The next time I saw her on the school steps, carefully parsing through her Sailor Moon tin while the girls around her chattered away, I didn’t slow down. I was embarrassed that she’d seen me at my worst. I didn’t want to make eye contact with her and perceive pity in her gaze.
But she called out to me: “Emaline.”
The other girls stopped blabbering at once, their gazes darting from me to her, from her to me.
“I like your socks,” she continued. One girl, sitting at Juniper’s feet, actually had her mouth open.
I looked down. The fluorescent-pink strawberries dotting my crew socks winked at me. I’d gotten them for a dollar at a pasar malam some years back and liked them so much that I’d actually bought a pajama set with a matching print. “Thanks,” I said. “Strawberries are actually a great source of antioxidants.” Then, thinking I’d better quit while I was ahead, I added: “I’m late for class.”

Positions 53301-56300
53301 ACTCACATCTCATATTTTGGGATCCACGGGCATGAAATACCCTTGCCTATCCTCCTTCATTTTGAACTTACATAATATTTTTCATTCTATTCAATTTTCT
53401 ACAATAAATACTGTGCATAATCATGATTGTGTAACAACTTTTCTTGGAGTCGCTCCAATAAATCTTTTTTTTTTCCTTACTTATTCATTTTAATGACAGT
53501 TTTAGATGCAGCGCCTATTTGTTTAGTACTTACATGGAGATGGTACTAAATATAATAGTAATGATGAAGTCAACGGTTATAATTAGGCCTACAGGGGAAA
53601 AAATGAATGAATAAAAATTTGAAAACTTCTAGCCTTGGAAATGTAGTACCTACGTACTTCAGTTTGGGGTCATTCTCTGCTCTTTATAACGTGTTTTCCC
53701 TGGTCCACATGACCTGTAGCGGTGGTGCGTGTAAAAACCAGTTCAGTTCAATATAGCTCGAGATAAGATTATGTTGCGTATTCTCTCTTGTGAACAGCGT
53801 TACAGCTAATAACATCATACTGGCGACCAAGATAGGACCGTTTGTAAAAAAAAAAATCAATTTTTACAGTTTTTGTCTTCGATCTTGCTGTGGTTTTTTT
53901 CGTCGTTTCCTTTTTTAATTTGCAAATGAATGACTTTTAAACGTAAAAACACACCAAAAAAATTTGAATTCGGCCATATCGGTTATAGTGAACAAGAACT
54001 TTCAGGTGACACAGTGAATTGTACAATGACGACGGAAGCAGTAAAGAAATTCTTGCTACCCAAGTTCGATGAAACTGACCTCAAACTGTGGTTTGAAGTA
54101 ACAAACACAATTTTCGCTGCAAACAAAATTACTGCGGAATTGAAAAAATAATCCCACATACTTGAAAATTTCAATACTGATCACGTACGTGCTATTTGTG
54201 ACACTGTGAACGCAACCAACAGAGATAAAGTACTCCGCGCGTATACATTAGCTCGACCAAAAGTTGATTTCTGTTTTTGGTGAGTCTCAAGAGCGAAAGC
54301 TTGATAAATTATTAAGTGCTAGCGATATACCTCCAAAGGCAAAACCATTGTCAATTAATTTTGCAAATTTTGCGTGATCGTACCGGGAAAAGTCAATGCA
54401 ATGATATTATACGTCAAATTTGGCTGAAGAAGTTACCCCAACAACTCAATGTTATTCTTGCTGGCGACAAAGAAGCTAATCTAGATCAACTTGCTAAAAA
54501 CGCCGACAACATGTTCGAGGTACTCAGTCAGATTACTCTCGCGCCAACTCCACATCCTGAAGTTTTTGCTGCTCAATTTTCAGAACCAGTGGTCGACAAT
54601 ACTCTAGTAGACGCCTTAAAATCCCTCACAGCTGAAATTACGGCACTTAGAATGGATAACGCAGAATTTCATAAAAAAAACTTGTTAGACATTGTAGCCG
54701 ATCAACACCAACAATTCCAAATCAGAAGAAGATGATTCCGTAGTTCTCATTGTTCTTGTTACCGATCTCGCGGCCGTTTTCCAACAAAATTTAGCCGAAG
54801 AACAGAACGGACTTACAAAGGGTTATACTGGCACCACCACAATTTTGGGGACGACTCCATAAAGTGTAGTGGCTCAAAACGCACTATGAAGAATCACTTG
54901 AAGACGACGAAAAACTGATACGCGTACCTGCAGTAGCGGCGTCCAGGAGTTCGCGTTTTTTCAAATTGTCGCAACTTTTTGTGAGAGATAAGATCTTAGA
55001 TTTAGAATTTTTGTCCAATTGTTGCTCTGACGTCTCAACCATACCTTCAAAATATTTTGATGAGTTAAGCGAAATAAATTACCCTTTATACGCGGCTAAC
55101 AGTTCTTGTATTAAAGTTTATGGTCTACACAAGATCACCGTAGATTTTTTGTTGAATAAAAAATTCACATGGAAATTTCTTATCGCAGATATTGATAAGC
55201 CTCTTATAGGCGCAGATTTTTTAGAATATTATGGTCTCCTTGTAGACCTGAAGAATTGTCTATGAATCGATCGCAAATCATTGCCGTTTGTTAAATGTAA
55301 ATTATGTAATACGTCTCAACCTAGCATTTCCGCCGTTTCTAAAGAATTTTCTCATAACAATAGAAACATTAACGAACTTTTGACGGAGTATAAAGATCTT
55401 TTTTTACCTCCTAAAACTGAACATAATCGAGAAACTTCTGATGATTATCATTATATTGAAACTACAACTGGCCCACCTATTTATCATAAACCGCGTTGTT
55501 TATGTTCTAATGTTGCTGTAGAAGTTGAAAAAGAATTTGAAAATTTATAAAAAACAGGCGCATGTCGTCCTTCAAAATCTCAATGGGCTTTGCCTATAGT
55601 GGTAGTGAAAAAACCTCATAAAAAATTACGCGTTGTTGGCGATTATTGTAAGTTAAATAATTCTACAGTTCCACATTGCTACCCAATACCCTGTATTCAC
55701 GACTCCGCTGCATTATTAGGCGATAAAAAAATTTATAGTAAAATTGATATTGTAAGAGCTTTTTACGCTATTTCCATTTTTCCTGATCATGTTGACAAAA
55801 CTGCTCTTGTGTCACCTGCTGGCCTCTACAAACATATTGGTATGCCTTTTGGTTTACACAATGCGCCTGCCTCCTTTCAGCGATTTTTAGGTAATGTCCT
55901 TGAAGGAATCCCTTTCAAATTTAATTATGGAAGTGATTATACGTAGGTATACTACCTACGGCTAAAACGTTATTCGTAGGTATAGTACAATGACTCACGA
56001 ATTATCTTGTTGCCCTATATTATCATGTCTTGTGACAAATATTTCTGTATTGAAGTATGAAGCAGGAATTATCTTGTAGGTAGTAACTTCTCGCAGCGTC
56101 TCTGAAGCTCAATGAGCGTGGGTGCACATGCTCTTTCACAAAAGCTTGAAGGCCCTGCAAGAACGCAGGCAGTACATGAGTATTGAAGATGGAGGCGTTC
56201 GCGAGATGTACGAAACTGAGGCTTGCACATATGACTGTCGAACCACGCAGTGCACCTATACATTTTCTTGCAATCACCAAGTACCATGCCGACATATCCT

“Bye,” she called. As I left, the conversation picked up around her again.
That week, I became aware of a shift in attitudes toward me, a kind of watching and waiting that I was unaccustomed to. But I was still preoccupied with the fallout of the Sebastian situation; I wanted my books back. The worst thing in the world that could happen was him reading Pride and Prejudice and drawing conclusions between the novel and my own overuse of the word ardently. What was it I’d said when I declared myself to him that night at the mixer, still operating under the impression that we were engaged in a mutual flirtation? I’d called myself a “rational creature.” Oh God.
I cornered him one day after class. “Are you done with my books?”
Sebastian looked wounded. “No,” he said. “I’ve been in rehearsals every day; you know that.”
I began to sweat. “I need them back for something.”
“I thought you really wanted me to read them.”
“I’ll lend them to you again when I’m done.”
“All right,” he said, looking uncertain. “I don’t mean to, well — ”
“What is it?”
Sebastian paused, then said: “You’re being super weird. Are you okay?”
“Yes,” I choked, and fled, leaving him standing outside the classroom, alone.
He returned the books to me a few days later, with a thin strip of shiny card paper sticking out of one of them. A lone ticket to the play.